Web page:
THE publication of a book about an archaeological project which unearthed fascinating discoveries in Downley has brought the past back to vivid life.The scheme, which saw schoolchildren digging holes and people scurrying through the woods with strange contraptions, won £23,000 of lottery funding. A free book of the findings is available to anyone who wants to learn more about the village’s intriguing past.Dr Jill Eyers, a geologist and archaeologist from Pusey Way, Lane End, was one of the guiding lights of the project. She said: “I’m feeling a bit like Santa, giving away all these books. I have been overwhelmed – people are absolutely loving them. I have had them saying to me how wonderful it is.“At the start, someone said to me on Downley Common there’s no archaeology here’. But there is if you know where to look for it. It’s a matter of going through old maps, which are easily available for anybody,” she added.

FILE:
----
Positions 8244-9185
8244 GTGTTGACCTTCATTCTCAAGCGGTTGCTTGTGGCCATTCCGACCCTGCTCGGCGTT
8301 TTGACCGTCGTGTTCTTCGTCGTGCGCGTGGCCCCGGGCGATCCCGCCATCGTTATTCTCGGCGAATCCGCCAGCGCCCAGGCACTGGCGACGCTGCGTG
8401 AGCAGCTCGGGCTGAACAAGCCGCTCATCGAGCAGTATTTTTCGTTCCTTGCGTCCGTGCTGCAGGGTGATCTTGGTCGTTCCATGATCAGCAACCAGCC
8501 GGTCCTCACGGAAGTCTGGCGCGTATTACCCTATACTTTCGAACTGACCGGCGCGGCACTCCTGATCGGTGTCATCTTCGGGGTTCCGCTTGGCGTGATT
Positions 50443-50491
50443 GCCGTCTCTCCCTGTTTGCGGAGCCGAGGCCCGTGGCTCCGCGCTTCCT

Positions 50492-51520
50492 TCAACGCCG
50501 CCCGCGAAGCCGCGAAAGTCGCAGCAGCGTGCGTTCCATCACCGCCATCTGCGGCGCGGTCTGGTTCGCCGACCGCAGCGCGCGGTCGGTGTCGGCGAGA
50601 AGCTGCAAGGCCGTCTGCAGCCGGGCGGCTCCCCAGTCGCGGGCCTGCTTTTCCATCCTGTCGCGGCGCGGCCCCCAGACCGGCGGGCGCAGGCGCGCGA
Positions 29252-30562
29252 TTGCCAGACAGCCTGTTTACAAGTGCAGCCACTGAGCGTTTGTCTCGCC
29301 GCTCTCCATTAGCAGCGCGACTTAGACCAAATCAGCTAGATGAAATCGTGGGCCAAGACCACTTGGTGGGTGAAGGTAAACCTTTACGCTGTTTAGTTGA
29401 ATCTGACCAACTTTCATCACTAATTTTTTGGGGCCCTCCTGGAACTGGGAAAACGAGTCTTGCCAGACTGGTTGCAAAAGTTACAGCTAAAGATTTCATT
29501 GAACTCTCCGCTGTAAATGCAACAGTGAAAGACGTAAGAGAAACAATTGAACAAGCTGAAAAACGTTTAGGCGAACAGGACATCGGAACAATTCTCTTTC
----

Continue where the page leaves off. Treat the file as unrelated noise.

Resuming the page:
More than 200 people became involved with the Time Team-style project, often joining in when they saw other people digging holes or using equipment. Many children from Downley School were also happy to help. The project involved landscape surveys, geophysics, map research and excavations, and workshops on subjects ranging from basic training to tips for recognising a flint tool.And there were plenty of intriguing discoveries. The archaeologists learned where the first farmers settled in the village, 6,000 years ago, discovered where an old brick kiln was located in the 1700s, and found out how the West Wycombe Dashwood estate used to be run from the village.Dr Eyers explained that one of the most fascinating finds was some ancient money. She said: “It’s a very rare Roman coin, produced for Nero. We didn’t find much of a Roman presence, so someone must have dropped it passing through. I think that was the most exciting thing for most people.”The book detailing the discoveries, written by Dr Eyers, Bev Cabot and Alison Jewesbury, is titled Archaeology of Downley Common. It is available free at the community library in School Lane, the Le de Spencer Arms pub in The Common, the grocer’s shop in the High Street, and Adult Learning in Bartholomew Tipping Way, Stokenchurch.The project was organised by Chiltern Archaeology and also had start up funding from the Chilterns Conservation Board.